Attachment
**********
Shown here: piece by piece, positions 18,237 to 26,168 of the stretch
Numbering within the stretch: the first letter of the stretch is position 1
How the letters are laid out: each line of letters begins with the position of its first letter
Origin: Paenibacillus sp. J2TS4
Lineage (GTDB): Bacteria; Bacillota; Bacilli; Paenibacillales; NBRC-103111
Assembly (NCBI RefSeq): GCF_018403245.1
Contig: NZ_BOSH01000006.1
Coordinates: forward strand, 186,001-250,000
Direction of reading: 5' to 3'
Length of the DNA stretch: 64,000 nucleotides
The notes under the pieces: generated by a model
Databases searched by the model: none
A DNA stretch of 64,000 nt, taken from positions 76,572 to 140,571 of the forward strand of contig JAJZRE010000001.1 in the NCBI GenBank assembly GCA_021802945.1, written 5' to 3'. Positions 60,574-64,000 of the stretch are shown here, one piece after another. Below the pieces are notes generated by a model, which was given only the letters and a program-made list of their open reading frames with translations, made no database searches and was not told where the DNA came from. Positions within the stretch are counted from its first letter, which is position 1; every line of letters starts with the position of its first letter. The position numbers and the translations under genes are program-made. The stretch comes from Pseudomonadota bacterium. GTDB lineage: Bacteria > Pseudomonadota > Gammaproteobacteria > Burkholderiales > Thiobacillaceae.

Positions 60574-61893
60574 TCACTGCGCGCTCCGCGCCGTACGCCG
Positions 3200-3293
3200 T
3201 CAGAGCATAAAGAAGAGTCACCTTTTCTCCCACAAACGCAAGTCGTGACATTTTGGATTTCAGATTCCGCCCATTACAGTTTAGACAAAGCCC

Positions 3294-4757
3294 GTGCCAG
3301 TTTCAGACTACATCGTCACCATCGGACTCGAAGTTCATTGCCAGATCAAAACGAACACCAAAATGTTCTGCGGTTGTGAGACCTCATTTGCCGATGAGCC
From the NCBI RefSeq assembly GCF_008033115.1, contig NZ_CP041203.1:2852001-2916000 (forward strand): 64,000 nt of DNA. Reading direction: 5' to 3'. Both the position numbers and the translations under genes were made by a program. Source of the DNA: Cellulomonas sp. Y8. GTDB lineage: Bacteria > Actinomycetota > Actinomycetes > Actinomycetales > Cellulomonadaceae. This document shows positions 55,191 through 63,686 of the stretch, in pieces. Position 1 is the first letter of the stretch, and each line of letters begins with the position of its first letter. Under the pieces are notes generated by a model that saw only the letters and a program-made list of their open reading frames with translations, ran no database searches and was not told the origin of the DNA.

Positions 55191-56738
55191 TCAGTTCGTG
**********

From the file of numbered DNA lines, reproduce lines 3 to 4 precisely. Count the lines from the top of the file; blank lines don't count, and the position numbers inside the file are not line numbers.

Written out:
How the letters are laid out: each line of letters begins with the position of its first letter
Origin: Paenibacillus sp. J2TS4